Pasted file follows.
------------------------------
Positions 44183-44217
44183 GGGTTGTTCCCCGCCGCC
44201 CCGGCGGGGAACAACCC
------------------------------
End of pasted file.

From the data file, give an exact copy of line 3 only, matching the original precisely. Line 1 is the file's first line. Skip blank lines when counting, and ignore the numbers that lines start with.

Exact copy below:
44201 CCGGCGGGGAACAACCC